Yesterday marks the start of a new era for the Kepler spacecraft with the public release of the first observations from K2, the two-wheeled Kepler mission.
After four years of staring at the same field and the failure of 2 reaction wheels on the Kepler spacecraft, Kepler is now observing ever changing fields on the ecliptic, plane of the Solar System, for periods of ~75 days. From March to May of this year, Kepler stared at the same patch of sky monitoring stars nearly continuously for planet transits, supernovae, among other reasons. You can find more details about Campaign 0 here and the K2 mission here. Now there’s a new set of stars never before looked at, that may be harboring unknown and undiscovered planets. The Planet Hunters science team and Zooniverse team are working hard to getting the K2 data prepared and ready for showing on the Planet Hunters website.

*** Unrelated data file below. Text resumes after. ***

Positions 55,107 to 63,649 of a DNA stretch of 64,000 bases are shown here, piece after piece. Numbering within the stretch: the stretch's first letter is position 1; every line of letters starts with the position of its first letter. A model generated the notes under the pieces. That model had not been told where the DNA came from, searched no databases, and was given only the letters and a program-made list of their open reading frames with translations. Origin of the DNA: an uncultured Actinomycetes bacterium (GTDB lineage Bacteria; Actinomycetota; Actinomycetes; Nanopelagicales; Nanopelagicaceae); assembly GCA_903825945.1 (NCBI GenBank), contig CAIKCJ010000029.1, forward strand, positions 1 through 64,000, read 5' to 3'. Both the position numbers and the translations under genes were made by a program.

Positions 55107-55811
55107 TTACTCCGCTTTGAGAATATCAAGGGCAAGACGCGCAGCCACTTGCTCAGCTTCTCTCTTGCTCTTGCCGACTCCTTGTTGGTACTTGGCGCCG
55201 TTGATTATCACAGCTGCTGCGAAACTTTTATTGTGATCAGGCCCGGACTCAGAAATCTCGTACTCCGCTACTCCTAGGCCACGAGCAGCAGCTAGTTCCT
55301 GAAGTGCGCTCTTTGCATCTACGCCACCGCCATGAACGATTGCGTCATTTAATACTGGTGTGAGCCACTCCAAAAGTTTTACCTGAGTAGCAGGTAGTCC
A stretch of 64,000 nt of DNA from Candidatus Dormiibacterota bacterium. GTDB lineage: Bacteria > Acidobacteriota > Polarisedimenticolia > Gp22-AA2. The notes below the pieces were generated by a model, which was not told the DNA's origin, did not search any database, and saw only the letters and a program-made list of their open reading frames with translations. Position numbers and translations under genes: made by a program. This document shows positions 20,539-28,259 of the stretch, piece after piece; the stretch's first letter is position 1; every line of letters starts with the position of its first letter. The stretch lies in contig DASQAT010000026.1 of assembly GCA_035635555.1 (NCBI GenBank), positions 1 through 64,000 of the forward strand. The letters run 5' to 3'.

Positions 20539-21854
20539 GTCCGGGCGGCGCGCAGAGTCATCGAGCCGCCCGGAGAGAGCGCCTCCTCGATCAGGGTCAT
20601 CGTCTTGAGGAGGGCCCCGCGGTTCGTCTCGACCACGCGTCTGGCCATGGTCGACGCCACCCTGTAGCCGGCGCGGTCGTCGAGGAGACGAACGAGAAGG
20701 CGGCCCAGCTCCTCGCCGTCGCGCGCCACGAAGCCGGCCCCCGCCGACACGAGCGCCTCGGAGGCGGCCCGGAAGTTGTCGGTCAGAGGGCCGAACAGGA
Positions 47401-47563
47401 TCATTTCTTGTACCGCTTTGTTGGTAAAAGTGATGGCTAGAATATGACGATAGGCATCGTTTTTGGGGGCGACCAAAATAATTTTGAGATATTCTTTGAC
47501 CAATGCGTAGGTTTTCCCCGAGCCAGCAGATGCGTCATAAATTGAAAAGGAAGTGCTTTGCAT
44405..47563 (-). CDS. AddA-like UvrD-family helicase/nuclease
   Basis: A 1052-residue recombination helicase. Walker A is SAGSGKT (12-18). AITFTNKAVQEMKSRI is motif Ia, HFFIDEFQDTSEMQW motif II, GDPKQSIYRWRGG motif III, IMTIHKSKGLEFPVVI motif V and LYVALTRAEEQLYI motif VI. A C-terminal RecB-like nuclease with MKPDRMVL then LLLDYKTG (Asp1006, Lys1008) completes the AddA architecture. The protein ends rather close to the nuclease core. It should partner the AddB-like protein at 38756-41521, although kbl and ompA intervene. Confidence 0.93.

There are some new challenges to overcome in order to get the K2 data ready, but we’re working on making it possible in the near future to view K2 data Thanks to funding from JPL PlanetQuest, we’ve been able to rebuild the Planet Hunters website to make Planet Hunters 2.0. These past many months the Zooniverse development team and the science team have been working to make Planet Hunters 2 easier to use as well as faster and more efficient for searching for exoplanet transits in Kepler field data and especially with the K2 mission in mind. We’ve incorporated much of the feedback we’ve gotten from you over the past 3 years into the rebuild. The site is not quite ready from prime time, but will be very soon. Stay tuned to this space for more updates on Planet Hunters 2 and the K2 data. In the meantime if you have questions about the rebuild we’ll try to answer them on Talk here.
A sneek peak of the new Planet Hunters front page